Warren Buffett is perhaps the most recognized name in the history of American corporate governance. As the leader of Berkshire Hathaway, a multinational conglomerate holding company, Buffett has become one of the most accomplished businesspersons of all time. Because of his immense success, Buffett’s advice carries with it great weight and authority. Many of his essays and letters have been collected for publication, and he’s known among journalists for his quotable quips and reasonable advice for investors.
Recently, a George Washington University professor named Lawrence Cunningham compiled a list of Buffett’s most important guidelines for corporate directors, which was published in the latest edition of NACD’s Directorship magazine. You can read a condensed and edited version of that article here. These “ten commandments” for business leaders, as Cunningham calls them, are what Buffett cites for his vast amount of boardroom triumphs.
The commandments are:
- Selecting the right CEO comes before all other tasks.
- You should discuss a CEO behind his/her back.
- Act as if you work for a single absentee owner.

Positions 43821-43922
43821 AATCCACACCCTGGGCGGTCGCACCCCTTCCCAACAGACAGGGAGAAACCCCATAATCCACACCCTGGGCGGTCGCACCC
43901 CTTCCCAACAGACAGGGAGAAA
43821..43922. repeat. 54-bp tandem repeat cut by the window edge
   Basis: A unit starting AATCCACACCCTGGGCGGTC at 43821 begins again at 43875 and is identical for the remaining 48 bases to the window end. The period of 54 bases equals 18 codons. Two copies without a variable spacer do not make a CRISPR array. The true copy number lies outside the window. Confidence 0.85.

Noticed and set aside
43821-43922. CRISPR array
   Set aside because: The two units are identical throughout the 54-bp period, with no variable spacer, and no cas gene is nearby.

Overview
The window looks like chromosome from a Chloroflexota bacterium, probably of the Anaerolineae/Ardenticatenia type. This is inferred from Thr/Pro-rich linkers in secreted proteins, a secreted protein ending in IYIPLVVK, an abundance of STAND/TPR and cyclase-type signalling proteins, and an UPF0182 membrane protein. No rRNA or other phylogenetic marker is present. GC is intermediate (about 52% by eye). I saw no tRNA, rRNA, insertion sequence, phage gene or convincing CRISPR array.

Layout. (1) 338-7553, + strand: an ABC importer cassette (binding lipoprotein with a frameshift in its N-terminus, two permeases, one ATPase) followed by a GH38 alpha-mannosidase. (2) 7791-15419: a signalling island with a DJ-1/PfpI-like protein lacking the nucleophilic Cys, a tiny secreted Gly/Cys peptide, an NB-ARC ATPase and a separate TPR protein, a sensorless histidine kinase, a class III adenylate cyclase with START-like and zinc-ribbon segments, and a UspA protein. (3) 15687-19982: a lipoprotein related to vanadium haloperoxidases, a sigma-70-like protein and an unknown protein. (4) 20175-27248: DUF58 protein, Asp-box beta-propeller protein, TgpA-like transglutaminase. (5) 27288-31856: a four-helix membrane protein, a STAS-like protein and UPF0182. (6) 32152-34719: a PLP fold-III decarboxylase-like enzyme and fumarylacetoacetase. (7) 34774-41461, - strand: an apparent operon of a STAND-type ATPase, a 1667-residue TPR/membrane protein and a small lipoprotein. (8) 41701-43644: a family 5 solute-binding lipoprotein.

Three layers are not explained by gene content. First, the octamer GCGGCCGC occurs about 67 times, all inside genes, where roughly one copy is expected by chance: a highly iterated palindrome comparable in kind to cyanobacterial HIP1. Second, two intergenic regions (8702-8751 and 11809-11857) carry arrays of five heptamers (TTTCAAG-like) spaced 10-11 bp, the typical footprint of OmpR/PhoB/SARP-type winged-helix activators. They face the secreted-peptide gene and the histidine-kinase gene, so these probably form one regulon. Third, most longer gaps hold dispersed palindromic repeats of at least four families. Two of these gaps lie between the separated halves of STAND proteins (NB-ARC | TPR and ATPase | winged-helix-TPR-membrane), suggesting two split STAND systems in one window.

- Be fair, swift, decisive — and prepared to fire people.
- If you perceive a problem, speak up about it.
- When no one is listening, reach out to the absentee owner: shareholders.
- Sometimes a leader has to burp at the table.
- Don’t let any outside consultant decide how much people get paid.
- There is only one way to avoid audit issues: pry.
- When it comes time to choose your own replacement, refer to commandments 1 through 9.
We encourage you to read the full text of Cunningham’s article, which goes into great detail about what each of these commandments means for board directors. These instructions provide a balanced understanding of the importance of corporate governance responsibilities.